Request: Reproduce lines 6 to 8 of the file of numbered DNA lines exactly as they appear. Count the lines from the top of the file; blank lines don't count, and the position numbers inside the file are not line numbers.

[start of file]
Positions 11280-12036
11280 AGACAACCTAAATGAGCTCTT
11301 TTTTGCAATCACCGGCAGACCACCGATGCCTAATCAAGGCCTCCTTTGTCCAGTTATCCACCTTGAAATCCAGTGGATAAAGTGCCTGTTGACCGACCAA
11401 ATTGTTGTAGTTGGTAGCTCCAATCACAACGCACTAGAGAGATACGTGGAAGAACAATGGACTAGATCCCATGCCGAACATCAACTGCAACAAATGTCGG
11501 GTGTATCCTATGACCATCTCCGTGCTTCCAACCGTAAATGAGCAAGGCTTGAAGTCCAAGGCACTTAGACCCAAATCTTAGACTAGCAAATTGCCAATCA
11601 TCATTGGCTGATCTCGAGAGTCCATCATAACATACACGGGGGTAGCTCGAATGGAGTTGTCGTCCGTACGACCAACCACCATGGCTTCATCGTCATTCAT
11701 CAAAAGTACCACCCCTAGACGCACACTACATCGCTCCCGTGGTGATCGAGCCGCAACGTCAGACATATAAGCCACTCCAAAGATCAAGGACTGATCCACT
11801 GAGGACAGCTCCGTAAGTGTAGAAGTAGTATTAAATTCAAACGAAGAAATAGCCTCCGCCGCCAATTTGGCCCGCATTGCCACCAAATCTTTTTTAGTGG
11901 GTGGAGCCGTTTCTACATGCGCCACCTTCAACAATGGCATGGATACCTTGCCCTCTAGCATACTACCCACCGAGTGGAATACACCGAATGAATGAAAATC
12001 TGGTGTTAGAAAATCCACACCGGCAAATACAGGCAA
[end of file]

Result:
11601 TCATTGGCTGATCTCGAGAGTCCATCATAACATACACGGGGGTAGCTCGAATGGAGTTGTCGTCCGTACGACCAACCACCATGGCTTCATCGTCATTCAT
11701 CAAAAGTACCACCCCTAGACGCACACTACATCGCTCCCGTGGTGATCGAGCCGCAACGTCAGACATATAAGCCACTCCAAAGATCAAGGACTGATCCACT
11801 GAGGACAGCTCCGTAAGTGTAGAAGTAGTATTAAATTCAAACGAAGAAATAGCCTCCGCCGCCAATTTGGCCCGCATTGCCACCAAATCTTTTTTAGTGG